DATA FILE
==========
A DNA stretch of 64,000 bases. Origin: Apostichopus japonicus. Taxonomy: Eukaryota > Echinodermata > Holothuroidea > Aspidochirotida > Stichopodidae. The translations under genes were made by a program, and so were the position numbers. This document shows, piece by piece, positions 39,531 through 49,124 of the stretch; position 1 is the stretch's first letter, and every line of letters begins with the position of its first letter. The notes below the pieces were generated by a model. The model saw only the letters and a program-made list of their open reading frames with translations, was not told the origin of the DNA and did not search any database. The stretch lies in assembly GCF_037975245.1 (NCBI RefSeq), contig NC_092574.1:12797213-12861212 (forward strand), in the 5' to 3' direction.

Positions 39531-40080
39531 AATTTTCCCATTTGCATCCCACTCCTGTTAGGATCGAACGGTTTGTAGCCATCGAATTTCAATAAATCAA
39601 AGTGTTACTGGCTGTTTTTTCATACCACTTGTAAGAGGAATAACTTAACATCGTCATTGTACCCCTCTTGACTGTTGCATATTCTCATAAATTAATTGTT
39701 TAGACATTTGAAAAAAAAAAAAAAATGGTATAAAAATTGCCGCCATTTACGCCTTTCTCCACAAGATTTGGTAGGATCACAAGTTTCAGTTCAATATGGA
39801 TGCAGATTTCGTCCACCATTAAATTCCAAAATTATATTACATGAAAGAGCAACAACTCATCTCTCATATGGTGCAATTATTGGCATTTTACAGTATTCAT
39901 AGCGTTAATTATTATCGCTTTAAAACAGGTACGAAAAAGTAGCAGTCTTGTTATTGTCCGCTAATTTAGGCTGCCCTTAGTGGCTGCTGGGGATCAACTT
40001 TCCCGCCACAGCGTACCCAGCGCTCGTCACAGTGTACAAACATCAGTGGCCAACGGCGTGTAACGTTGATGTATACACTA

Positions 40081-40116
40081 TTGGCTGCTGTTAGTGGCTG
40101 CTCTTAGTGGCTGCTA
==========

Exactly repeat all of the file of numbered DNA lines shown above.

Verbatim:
A DNA stretch of 64,000 bases. Origin: Apostichopus japonicus. Taxonomy: Eukaryota > Echinodermata > Holothuroidea > Aspidochirotida > Stichopodidae. The translations under genes were made by a program, and so were the position numbers. This document shows, piece by piece, positions 39,531 through 49,124 of the stretch; position 1 is the stretch's first letter, and every line of letters begins with the position of its first letter. The notes below the pieces were generated by a model. The model saw only the letters and a program-made list of their open reading frames with translations, was not told the origin of the DNA and did not search any database. The stretch lies in assembly GCF_037975245.1 (NCBI RefSeq), contig NC_092574.1:12797213-12861212 (forward strand), in the 5' to 3' direction.

Positions 39531-40080
39531 AATTTTCCCATTTGCATCCCACTCCTGTTAGGATCGAACGGTTTGTAGCCATCGAATTTCAATAAATCAA
39601 AGTGTTACTGGCTGTTTTTTCATACCACTTGTAAGAGGAATAACTTAACATCGTCATTGTACCCCTCTTGACTGTTGCATATTCTCATAAATTAATTGTT
39701 TAGACATTTGAAAAAAAAAAAAAAATGGTATAAAAATTGCCGCCATTTACGCCTTTCTCCACAAGATTTGGTAGGATCACAAGTTTCAGTTCAATATGGA
39801 TGCAGATTTCGTCCACCATTAAATTCCAAAATTATATTACATGAAAGAGCAACAACTCATCTCTCATATGGTGCAATTATTGGCATTTTACAGTATTCAT
39901 AGCGTTAATTATTATCGCTTTAAAACAGGTACGAAAAAGTAGCAGTCTTGTTATTGTCCGCTAATTTAGGCTGCCCTTAGTGGCTGCTGGGGATCAACTT
40001 TCCCGCCACAGCGTACCCAGCGCTCGTCACAGTGTACAAACATCAGTGGCCAACGGCGTGTAACGTTGATGTATACACTA

Positions 40081-40116
40081 TTGGCTGCTGTTAGTGGCTG
40101 CTCTTAGTGGCTGCTA